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How good are you at putting yourself into someone else’s shoes?
I’d like you to form a mental picture. Recall a time when as a child you felt left behind, perhaps by an impatient parent or older sibling. You were tired and having trouble keeping up but despite your complaints, they just kept going. How did you feel? Frustrated? Angry? Maybe so angry that you defiantly stood your ground and refused to even try to catch up.
If you had younger siblings, you may have been the one leaving them behind, or maybe your were a middle child who experienced both. Being left to struggle alone may have left such an impression on you that you can still remember the exact occasion when it happened…and it was not fun.
It’s a universal experience that we don’t entirely escape as adults. There are times when we may still feel left behind. Maybe it’s a social slight, or a class where we struggle to follow the instructor, or listening to a colleague’s confusing presentation. Think how you feel trying to figure out how to operate a new piece of software or camera or smart phone, especially when the documentation is poor. Do you get frustrated? Angry? (I do.)
In my last post, I talked about the importance of having empathy for your customers, but there’s another crucial way that innovators need this key personal capability. It’s when you’re pitching a new idea.
Empathy is more than knowing what someone needs or understanding how they feel. It’s more than being sympathetic. Empathy is being able to genuinely experience their emotional state, their desires and expectations and frustrations.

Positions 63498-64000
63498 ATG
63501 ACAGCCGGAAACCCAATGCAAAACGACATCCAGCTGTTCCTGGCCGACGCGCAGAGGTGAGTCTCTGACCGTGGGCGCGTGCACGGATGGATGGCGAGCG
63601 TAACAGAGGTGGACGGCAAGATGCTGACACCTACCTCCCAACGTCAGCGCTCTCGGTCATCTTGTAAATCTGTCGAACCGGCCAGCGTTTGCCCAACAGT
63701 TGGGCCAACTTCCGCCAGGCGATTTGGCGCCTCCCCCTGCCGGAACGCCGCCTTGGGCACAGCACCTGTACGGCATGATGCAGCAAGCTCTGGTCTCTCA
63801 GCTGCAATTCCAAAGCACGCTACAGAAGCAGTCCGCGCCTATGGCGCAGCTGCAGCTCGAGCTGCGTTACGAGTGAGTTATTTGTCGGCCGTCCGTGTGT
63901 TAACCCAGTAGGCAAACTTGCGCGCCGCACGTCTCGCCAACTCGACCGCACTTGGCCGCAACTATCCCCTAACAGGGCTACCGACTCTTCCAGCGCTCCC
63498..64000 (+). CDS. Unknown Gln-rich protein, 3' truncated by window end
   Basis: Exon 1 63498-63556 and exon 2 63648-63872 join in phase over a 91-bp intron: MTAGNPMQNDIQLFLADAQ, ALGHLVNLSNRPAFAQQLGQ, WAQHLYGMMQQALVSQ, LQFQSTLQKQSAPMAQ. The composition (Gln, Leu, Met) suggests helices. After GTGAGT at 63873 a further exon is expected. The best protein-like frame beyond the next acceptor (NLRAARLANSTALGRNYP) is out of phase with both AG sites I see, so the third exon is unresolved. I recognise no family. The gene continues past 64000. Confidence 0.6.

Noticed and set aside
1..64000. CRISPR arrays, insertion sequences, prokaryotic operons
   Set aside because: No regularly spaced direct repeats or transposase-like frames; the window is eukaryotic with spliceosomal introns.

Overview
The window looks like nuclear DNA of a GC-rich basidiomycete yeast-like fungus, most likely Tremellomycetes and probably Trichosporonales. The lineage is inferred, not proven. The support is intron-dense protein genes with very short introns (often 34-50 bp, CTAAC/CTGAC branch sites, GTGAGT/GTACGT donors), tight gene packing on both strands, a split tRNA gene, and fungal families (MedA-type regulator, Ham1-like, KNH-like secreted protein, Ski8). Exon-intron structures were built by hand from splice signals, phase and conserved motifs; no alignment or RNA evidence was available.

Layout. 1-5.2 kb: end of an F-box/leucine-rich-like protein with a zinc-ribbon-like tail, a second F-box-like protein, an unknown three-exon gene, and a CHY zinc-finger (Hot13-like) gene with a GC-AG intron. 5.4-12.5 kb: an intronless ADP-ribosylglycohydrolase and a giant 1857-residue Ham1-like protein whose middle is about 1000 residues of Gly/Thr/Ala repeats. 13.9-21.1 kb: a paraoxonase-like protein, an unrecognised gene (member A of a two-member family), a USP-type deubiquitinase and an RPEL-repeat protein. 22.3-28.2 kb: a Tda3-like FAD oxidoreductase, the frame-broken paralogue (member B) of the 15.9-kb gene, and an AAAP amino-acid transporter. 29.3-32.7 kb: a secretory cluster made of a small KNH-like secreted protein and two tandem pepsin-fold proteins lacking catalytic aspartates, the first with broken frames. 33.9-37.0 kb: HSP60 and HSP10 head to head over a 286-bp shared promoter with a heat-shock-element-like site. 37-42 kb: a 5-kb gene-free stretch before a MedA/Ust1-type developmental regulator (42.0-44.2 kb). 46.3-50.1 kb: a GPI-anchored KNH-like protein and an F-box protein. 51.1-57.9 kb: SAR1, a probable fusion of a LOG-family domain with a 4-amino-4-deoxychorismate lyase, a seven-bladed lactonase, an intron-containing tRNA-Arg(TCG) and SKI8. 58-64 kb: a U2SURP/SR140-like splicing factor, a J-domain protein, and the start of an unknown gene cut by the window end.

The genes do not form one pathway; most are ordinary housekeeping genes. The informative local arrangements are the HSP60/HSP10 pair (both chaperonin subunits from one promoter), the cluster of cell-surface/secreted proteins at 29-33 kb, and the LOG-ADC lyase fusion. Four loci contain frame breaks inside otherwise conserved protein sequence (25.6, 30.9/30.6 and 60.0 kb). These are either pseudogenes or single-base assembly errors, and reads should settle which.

When you have an idea—one that’s truly a breakthrough—you’re going to be a little ahead of everyone else almost by definition (or you’re not being very innovative). Sometimes folks can quickly connect the dots and catch up, but often they can’t. You’re several steps ahead and they’re struggling to understand how you got there—and it’s not their fault that they’re struggling. On the contrary, you’re the one that found a new path, one that they’re not on yet. If anyone knows how to follow it, you do. And to clearly communicate how to find this new path, you need empathy. You need to remember what it was like to not know where the path is and the steps you went through to discover it. If you expect others to follow you, to embrace your idea, you have to begin where they are, not where you are, and explain how to reach this new destination.
In other words, it’s your responsibility to enable them to “get it.” It’s your challenge. And if you don’t have the empathy and the patience to help others see what you see, then you will likely fail to win the support you need. Adults, even more than children, have a tendency to dig in when they feel that left-behind sense of frustration, and defiantly stand their ground.
So the next time you get impatient when others don’t quickly embrace your ideas, remember what it feels like to be on the other side of that gap. You need to become skilled at figuring out where your audience is and how to bring them to where you want them to be. Take time to figure out exactly where they are coming from. Ask questions. Observe. Reflect on the context and what their role and motives may be. Anticipate their questions and concerns. Expect skepticism. Then, figure out what the intermediate steps need to be to bring them to where you are.
There’s an old saw about persuading an audience that goes: They don’t care how much you know; they want to know how much you care. Just making an effort to understand and relate to their perspective can be disarming. So show some empathy. You may find that it pays big dividends in gaining crucial allies and selling your ideas.
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